Spending on new buy to let homes is at the lowest level for five years, according to a new report by property consultants Hampton International. In the first six months of 2018, property investors spent £12.1 billion on homes to rent privately – the least since the same period in 2013, when the spend was £11.2 billion, according to the research.
In the past three years alone, landlord purchases are down 30 per cent – the total value of property purchased for letting has fallen by £5.2bn in this period, according to Hamptons.
Buy to let spending peaked in the first half of 2016, when the three per cent stamp duty surcharge on additional homes was introduced, reaching £21.2 billion.
Landlords purchased 64,260 homes in the first six months of 2018 – down 31 per cent on the first half of 2015.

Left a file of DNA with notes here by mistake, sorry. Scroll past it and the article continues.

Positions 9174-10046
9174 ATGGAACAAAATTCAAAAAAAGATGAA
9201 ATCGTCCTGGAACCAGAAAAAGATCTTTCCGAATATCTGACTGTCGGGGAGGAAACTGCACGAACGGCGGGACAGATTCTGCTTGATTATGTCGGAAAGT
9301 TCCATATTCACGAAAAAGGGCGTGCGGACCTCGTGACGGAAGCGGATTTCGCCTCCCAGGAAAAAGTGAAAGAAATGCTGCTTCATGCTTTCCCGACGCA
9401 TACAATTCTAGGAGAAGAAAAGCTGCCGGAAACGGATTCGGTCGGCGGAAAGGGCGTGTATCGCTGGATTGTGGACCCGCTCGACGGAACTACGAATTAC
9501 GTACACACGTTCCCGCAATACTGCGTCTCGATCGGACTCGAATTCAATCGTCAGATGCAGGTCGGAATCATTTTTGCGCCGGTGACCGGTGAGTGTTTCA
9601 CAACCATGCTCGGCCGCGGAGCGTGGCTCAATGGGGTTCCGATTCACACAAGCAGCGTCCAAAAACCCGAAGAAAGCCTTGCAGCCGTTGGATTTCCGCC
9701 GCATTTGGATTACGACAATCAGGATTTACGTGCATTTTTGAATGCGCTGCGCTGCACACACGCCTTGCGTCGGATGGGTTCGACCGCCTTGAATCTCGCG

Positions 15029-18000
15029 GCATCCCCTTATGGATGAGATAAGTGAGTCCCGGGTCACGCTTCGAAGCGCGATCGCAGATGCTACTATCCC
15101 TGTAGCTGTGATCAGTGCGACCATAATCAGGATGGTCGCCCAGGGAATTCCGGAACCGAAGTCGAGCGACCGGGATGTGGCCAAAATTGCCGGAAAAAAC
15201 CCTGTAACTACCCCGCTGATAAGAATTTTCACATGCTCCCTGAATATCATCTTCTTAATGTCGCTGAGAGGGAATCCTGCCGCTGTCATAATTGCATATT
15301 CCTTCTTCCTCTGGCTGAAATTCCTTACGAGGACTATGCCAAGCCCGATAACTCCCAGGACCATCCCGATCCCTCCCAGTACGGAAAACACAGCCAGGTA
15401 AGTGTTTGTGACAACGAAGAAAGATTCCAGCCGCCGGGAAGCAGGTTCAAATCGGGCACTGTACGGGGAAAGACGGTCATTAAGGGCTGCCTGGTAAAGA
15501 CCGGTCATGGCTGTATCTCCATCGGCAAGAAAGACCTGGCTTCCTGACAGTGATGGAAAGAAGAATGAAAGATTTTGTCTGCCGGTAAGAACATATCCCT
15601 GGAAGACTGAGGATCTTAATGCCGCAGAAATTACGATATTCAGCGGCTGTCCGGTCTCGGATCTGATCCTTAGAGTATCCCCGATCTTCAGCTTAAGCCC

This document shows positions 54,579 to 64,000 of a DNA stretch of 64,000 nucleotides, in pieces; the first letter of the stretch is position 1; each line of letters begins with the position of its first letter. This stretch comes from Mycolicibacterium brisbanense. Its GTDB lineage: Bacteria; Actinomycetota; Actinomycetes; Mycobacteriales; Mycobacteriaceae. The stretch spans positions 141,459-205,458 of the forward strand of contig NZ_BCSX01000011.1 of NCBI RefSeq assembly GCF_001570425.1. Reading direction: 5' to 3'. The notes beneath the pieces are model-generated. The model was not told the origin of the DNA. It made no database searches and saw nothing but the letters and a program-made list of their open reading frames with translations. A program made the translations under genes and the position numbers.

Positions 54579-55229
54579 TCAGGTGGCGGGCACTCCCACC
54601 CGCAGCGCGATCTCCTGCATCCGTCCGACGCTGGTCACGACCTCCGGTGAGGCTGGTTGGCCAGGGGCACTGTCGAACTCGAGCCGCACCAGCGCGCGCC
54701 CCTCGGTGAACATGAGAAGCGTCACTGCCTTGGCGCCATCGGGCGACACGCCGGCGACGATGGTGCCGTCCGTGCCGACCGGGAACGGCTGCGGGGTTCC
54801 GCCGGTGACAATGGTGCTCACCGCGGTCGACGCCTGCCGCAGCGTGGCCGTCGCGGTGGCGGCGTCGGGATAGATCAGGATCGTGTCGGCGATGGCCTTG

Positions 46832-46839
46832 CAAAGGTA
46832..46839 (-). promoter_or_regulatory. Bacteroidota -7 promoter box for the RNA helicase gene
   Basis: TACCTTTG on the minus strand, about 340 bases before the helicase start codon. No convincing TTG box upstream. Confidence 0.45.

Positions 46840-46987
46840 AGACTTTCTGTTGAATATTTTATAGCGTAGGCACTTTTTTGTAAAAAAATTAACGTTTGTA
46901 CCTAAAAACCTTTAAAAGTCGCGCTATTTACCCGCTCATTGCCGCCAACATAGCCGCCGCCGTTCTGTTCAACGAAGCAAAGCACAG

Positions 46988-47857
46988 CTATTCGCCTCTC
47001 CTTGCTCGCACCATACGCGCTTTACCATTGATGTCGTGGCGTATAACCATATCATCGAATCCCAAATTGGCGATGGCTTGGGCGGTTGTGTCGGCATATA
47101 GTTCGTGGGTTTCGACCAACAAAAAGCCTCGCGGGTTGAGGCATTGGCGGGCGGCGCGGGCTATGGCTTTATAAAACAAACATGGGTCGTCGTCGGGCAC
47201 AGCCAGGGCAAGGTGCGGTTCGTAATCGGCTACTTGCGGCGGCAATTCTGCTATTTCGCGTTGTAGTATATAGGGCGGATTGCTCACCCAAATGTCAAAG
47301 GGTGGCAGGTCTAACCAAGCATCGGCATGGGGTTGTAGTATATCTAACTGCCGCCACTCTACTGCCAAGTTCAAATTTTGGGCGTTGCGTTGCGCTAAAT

The region with the largest drop in purchases is the South-East, where the gap was measured as a 45 per cent decrease over three years.
London landlords have also changed their investment strategy, with 61 per cent preferring to buy outside the capital, compared with 25 per cent in 2012.
Aneisha Beveridge, head of research at the firm, said: “The value of homes purchased by landlords has fallen by over £5 billion in three years. This is due to landlords buying fewer buy-to-lets and investors spending less on the homes they do buy. With two out of five London-based landlords looking outside the capital to buy in search of higher yields and lower stamp duty bills, the average price of a home bought as a buy-to-let has fallen by seven per cent since 2016.
“Rental growth continues to pick up. Rents rose in every region for the first time since January, while rents in London returned to growth for the first time in four months, fuelled by a pickup in Central London.”
Buy to let purchases by landlords since 2010
Source: Hamptons International